gender identities and daily lives, and how did that change over time (through the impact of industrialization, urbanization, an economy of scarcity, etc.)?

These and other questions that engage with the lived, everyday aspects of femaleness and maleness, femininities and masculinities in Central, Eastern, and South Eastern Europe (CESEE), represent the broad focus of ASPASIA 3. In all cases we are interested in how gender intersected with other categories
of identity and social organization - class, ethnicity, nationality, location, age, and sexuality - in shaping the history of everyday life.
Contributions could highlight specific case studies, be more broadly comparative, or address issues pertaining to the methodologies and
theoretical underpinnings for working on these aspects of historical research and analysis. They can deal with all historical periods. Overall, we are interested in innovative essays, both in approach and in focus, so long as they remain anchored in the regional context and gender analysis that are the foundation of our for submission is 1 October 2007. Please send a copy as a Word attachment to: Maria Bucur:

For the Guidelines for Authors or other questions, please see

Did you know that IFRWH has a fantastic website? It’s:

Visit "Imagining Ourselves," an on-line exhibit of the International Museum of Women  < >




Emeritus Professor Alison Mackinnon (Hawke Research Unit, University of South Australia) has been appointed for a 4 year term to the International Advisory Board for a large funded project (AUD $10 million) on Ageing and Living Conditions at the Centre for Population Studies, Umea University, Sweden. The project is housed in a centre well known internationally for historical demography: Professor Mackinnon will bring interdisciplinary and gendered perspectives to the project as well as aspects from women's history.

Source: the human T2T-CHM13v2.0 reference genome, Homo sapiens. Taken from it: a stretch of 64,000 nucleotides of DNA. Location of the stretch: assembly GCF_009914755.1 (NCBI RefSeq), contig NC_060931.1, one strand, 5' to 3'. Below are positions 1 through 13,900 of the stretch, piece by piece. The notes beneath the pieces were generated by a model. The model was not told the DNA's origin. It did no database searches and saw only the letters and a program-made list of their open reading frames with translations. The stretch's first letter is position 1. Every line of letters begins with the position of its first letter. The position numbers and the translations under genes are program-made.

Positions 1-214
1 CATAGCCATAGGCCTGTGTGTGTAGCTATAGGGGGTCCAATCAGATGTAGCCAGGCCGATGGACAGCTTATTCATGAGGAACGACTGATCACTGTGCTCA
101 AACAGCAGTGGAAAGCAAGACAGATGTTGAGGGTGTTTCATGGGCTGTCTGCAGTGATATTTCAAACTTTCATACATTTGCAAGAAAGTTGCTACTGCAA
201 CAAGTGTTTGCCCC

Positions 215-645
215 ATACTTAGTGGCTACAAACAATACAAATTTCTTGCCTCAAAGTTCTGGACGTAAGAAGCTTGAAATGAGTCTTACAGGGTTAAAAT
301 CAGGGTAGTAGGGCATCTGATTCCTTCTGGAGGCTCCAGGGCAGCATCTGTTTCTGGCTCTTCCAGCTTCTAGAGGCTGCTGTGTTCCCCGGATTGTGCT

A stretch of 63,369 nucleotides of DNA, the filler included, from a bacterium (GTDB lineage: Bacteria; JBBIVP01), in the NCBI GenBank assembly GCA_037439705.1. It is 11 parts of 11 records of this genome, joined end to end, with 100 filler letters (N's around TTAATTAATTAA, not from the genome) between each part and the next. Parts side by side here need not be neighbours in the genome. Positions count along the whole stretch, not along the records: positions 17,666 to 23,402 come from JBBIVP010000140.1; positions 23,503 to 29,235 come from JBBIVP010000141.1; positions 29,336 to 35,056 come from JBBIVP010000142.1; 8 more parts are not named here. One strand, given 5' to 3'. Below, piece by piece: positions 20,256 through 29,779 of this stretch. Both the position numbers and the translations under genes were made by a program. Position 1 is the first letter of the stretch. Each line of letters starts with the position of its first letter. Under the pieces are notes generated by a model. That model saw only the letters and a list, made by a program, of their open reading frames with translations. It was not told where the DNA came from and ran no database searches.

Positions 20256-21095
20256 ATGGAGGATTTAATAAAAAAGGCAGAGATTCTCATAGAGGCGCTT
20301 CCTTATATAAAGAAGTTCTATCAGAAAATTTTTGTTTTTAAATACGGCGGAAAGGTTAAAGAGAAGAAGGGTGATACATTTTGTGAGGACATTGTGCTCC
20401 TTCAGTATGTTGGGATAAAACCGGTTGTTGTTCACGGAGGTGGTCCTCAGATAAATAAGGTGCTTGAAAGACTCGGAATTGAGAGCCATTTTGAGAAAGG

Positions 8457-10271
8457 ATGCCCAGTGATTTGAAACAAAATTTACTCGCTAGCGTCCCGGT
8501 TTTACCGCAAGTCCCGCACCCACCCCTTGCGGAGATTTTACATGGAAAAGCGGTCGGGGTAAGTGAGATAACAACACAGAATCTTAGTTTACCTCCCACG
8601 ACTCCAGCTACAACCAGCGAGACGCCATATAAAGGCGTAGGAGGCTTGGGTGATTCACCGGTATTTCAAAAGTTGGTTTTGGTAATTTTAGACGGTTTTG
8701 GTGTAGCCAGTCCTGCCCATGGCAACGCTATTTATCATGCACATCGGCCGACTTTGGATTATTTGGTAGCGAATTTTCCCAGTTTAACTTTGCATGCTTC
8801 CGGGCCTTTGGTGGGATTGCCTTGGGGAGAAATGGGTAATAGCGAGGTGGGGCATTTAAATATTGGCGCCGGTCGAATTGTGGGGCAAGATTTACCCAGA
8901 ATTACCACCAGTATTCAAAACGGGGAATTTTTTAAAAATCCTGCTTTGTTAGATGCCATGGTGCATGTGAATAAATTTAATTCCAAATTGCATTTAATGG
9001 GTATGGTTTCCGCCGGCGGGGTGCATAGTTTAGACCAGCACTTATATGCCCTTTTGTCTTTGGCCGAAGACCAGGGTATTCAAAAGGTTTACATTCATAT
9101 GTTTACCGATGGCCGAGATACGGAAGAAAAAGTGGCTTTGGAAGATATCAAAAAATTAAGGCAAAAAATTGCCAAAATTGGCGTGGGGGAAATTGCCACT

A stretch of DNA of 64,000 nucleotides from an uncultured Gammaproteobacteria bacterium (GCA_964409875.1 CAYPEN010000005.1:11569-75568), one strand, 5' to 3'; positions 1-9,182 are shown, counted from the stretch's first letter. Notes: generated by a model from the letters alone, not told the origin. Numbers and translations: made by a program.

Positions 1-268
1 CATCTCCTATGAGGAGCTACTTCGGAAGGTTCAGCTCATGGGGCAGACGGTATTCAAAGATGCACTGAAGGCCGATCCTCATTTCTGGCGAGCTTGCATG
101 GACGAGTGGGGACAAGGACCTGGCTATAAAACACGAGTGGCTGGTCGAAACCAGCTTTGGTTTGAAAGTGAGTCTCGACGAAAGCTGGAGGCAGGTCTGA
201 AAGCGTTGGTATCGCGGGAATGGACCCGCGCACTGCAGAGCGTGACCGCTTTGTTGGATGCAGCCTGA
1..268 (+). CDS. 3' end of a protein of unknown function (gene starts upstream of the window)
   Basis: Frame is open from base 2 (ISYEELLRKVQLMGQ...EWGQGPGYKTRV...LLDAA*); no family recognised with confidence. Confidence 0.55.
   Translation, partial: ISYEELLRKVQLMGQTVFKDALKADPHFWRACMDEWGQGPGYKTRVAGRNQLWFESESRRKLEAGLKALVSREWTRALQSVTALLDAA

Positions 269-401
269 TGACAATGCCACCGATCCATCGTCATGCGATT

Dr Margaret Poulos joined the History Department at the University of Sydney in February 2007 to commence research under an ARC Postdoctoral Fellowship. Her project title is ‘A New History of 68: Feminism and Student Revolt in the Colonel’s Greece (1967-74)

Dr Catherine Kevin has taken a lectureship in History at Flinders University, she works on the history of pregnancy.

Janette Hancock who assists with the editing of this newsletter has had her Ph.D thesis passed . It is entitled ‘A Not So Innocent Vision’. She will graduate from the University of Adelaide in August and presently holds a research position at the Hawke Institute at the University of South Australia.